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Are you sure that’s organic?

BioPhotonics
May 2009
Rebecca C. Jernigan, rebecca.jernigan@laurin.com

KIEL, Germany – Organic foods are in great demand, and consumers are willing to pay higher prices for the reassurance that their food is natural. However, as with any profitable market, there is always the possibility that some unscrupulous person will take advantage of the trust placed in organic labeling and attempt to sell nonorganic items with misleading labels.

How could anyone tell? Regular milk doesn’t look any different from organic.

SNOrganic.jpgJoachim Molkentin, a scientist at the Federal Research Institute of Nutrition and Food just may have the answer.

In a study reported earlier this year in the Journal of Agricultural and Food Chemistry, he describes the differences between conventional and organic milk in Germany, noting that a cow’s milk is influenced by what it is fed: Organic milk results from higher levels of fatty acids and different carbon-isotope ratios.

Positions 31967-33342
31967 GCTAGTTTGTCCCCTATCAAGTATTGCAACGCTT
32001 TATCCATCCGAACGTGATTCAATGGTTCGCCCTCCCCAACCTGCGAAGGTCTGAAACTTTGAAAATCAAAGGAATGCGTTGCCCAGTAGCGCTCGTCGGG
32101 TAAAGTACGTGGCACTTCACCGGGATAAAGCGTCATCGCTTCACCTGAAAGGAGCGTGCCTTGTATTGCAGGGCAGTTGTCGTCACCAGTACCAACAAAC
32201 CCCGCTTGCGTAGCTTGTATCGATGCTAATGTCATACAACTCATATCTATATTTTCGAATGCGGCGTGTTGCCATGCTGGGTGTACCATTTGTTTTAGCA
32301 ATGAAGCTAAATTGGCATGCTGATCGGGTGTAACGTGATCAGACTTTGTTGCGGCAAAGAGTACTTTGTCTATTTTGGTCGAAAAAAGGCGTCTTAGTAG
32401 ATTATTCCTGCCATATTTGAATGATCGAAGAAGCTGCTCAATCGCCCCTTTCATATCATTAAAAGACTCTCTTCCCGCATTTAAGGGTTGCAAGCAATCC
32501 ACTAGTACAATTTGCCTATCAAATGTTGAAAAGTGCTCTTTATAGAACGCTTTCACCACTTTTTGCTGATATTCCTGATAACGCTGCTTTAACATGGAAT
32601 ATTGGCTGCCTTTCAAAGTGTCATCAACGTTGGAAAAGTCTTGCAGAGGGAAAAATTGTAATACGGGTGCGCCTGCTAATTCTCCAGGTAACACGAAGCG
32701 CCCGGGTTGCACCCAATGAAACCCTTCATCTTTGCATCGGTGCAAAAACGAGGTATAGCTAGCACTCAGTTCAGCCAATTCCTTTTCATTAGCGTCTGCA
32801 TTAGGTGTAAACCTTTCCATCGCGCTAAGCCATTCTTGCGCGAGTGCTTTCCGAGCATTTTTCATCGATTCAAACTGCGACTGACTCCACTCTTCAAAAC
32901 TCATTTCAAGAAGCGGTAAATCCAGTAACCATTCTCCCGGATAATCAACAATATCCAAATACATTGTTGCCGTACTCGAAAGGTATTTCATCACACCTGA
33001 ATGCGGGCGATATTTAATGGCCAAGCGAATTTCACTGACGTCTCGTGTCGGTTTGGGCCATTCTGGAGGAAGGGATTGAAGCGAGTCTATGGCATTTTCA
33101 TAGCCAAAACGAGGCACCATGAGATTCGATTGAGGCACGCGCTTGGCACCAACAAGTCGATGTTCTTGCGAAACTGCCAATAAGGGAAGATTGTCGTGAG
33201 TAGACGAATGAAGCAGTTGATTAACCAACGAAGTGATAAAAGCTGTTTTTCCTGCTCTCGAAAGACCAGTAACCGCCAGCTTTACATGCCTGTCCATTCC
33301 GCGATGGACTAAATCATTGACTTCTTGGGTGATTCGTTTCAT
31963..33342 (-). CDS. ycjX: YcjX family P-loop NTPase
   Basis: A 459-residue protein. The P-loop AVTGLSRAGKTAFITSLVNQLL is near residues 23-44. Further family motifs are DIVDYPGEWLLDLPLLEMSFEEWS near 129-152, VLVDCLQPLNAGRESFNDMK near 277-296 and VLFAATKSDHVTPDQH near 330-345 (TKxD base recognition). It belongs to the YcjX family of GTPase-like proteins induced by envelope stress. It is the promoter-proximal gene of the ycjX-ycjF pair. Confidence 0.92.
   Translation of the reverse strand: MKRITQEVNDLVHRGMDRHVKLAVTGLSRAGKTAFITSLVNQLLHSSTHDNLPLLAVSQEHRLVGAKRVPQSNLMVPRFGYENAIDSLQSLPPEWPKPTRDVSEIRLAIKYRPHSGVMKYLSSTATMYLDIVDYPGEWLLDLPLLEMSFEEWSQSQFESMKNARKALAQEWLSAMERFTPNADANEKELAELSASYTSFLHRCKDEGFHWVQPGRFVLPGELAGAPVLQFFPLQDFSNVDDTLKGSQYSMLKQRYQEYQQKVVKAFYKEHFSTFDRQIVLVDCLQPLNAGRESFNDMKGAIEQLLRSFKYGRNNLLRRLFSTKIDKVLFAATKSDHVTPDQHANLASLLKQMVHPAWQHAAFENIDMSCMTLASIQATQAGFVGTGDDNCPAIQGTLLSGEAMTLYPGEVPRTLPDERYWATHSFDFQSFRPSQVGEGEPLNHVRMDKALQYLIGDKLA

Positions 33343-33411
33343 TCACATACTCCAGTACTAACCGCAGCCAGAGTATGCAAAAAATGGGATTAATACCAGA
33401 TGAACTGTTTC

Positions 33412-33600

His research also found that cows that produce organic milk are usually pasture-fed, consuming plants such as grasses and clover, which increase the amount of the fatty acid α-linolenic and reduce the carbon-isotope ratio present in their milk. Cows that produce regular milk generally eat corn.

Using gas chromatography and mass spectrometry, Molkentin tested 286 samples of organic and regular milk – three brands of each – from retail stores in Germany over the course of 18 months. The extended time frame for testing was to take into account seasonal changes in the cows’ diets. He determined that the organic milk always had an α-linolenic acid content of 0.5% or more and a carbon-stable isotope ratio of less than –26.5%. Conventional milk occasionally could contain equivalent amounts of α-linolenic, but the differentiation between regular and organic milk could be improved by using time-resolved comparison of the data.

Although Molkentin’s results are specific to milk produced in Germany, further research may be able to find similar differences between organic and nonorganic items in other countries, leading to a standard for their production as well as to reassurance for consumers.


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